How frequently do you communicate with friends and family?. Without communication, humans cannot conceptualize their world.
Alligators and crocs also communicate, but not how we humans do. These large reptiles communicate using audible infrasound and loud hissing and chirping.
Crocodilian reptiles communicate via different types of sounds, including the following.
- Mating sounds
- Whining noises
- Infrasonic booms
- Coughing sounds, etc.
This post will examine the communication methods used by alligators and crocodiles. This article will also walk you through the why, how, and when.
How do alligators communicate?
Gator hatchlings begin chirping as soon as they are born. Their verbal communication also tends to lean more toward hissing, rumbling, and bellowing as they get older and more developed. In actuality, crocodilians communicate with one another through a sophisticated sound system.
How do alligators communicate in water?
On avian reptiles, alligators are believed to be the most vocal. They can produce different sounds on both land and water. Here, we’ll look at their aquatic communication methods.
An alligator mostly slaps the water to communicate in the aquatic environment. This behavior was regularly observed during the mating season when the male alligator slapped on the water to signal the female. In water, sound travels more quickly. Therefore, this method aids male gators in quickly attracting females.
On land and in the water, alligators also communicate by hissing. They can make this sound with both open and closed jaws. It’s noteworthy that alligators can respond to sounds in the range of 100 to 2,000 Hz in water in this context.
How do alligators communicate with each other?
They communicate with one another by making different vocalizations and body motions. For instance, during the mating season, alligators slap in the water, do a water dance, and bellow at a low frequency. Other than this, they also yell and whines. However, infrasonic sound production is reserved for male gators.
Why do alligators communicate?
A variety of factors can contribute to an alligator’s vocalization. For example, they use a variety of sounds to call mates, defend young, signal distress, show aggression, and other purposes.
We must recognize that alligator cries in this situation vary significantly depending on the species, age, gender, size, and intent. In actuality, crocodilians have around 20 different ways of exchanging messages through various noises.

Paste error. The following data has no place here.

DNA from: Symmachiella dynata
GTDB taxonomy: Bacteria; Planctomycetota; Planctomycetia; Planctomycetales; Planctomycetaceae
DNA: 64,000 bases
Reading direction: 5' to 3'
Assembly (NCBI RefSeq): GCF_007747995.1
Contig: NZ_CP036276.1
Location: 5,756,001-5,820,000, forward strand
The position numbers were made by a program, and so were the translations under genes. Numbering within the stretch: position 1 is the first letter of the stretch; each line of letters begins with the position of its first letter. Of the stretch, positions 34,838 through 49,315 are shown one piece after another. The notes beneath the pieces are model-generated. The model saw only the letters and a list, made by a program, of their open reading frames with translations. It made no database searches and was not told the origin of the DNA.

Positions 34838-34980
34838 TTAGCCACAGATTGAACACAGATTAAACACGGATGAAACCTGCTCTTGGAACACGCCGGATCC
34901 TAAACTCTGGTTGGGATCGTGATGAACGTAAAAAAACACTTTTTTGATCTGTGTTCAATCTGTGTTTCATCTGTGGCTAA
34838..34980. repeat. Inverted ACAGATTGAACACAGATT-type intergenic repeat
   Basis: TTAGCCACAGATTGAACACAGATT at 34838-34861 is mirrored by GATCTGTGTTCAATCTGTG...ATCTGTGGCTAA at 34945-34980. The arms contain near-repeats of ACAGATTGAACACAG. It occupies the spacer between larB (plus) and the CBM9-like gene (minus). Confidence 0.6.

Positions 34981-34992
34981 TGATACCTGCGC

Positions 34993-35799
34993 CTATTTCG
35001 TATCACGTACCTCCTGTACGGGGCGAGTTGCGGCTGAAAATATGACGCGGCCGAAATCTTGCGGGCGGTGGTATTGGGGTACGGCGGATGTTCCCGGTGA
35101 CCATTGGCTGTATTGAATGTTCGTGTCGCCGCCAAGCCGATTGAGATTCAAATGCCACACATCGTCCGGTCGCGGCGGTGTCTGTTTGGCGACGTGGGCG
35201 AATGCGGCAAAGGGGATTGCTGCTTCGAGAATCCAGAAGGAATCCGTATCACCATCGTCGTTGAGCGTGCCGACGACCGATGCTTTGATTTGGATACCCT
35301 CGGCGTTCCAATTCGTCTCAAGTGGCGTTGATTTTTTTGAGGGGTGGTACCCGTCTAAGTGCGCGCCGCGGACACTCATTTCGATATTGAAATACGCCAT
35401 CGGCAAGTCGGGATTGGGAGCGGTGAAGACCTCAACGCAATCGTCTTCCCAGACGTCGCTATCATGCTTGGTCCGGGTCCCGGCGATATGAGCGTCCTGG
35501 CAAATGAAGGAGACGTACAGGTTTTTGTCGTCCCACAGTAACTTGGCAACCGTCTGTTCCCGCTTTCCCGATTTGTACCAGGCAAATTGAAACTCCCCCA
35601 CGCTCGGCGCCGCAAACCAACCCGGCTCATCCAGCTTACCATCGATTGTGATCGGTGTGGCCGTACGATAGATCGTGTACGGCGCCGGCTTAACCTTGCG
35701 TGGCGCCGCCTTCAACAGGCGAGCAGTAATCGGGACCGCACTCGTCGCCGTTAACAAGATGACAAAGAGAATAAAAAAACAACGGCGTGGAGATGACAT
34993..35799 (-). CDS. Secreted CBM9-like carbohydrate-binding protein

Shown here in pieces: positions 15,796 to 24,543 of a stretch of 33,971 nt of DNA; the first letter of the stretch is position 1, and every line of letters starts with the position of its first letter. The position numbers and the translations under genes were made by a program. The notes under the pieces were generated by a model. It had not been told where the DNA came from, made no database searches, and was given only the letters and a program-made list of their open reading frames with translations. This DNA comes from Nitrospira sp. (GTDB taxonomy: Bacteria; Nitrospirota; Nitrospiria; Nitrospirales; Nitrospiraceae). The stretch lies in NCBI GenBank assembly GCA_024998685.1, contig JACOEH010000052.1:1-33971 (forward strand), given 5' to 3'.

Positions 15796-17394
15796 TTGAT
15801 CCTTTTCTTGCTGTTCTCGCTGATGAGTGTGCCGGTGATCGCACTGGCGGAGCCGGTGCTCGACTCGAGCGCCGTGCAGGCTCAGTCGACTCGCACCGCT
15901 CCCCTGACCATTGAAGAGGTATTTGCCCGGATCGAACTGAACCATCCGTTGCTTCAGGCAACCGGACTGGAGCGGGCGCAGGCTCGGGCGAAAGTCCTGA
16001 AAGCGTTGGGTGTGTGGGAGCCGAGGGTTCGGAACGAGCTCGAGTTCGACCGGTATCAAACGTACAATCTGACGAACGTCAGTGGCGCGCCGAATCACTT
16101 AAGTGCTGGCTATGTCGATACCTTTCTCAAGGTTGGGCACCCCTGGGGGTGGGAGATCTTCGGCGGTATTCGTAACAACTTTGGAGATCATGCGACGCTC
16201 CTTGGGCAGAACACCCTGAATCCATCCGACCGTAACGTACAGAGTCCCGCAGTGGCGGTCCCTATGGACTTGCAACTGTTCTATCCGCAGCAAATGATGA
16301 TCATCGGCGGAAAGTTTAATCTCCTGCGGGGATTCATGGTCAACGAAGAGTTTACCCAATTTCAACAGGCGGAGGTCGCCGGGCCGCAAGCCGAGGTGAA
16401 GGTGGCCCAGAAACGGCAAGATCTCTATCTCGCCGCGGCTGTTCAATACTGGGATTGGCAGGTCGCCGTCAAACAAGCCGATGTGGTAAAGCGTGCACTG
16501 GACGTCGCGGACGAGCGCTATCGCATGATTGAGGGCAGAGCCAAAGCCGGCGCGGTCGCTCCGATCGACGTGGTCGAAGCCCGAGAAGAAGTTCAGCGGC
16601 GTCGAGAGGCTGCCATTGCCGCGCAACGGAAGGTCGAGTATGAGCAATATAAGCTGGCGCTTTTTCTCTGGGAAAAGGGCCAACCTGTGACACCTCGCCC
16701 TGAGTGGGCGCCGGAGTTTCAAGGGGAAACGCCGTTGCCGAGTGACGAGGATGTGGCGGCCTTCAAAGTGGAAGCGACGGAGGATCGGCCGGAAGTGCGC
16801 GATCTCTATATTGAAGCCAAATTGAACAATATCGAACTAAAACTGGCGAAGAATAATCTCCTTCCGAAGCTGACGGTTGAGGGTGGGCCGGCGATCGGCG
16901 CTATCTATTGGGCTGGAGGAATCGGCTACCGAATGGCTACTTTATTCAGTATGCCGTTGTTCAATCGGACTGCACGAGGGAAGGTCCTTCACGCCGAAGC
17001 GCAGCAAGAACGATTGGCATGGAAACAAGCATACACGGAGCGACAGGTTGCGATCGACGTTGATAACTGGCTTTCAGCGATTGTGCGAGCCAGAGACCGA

When do alligators communicate in captivity?
One can hear an alligator’s voice in captivity, especially with their hatchlings and during the mating season. Also, baby gators are found to be communicating with their mother via hatching and distress calls.
In fact, studies have revealed that gator hatchlings can actually begin calling while still in the egg, which continues immediately after their birth.
When do alligators communicate with humans?
Alligators do not chat with humans. Although there have been cases where a gator and a human became friends, we cannot expect a friendly vocalization between them. Yet, alligators display a hissing sound when humans get too close to them. They use the sound as a threat to back out, or they will strike.
How do American alligators communicate?
American alligators are among the chattiest animals in the world.
American alligators communicate in the same ways as other alligators. Both aerial and aquatic frequencies can be used for communication. Their frequency fluctuates between 100 Hz and 2,000 Hz in the water while rising to 8,000 Hz in the air. During the mating season, American alligators bellow at a low pitch frequency.
Baby American alligators’ frequency ranges from as high as 1 kHz to as low as 50 Hz. They use them to summon their mothers in times of trouble.
How do saltwater crocodiles communicate?
The world’s largest reptiles, the salties, are typically found to communicate by barking. Salties also vocalize via four different calls, including the following:
- High-pitched distress call- Performed mainly by juvenile salties
- Hissing sound- When facing intruders
- Hatching call- By new-born
- Low growl- During the mating season
Crocodiles and alligators are both apex predators. To survive and attain the title of “apex predators,” they have developed a variety of superior senses, among which is the capacity for communication. The following time you visit a crocodile, listen to see if you can hear any sounds.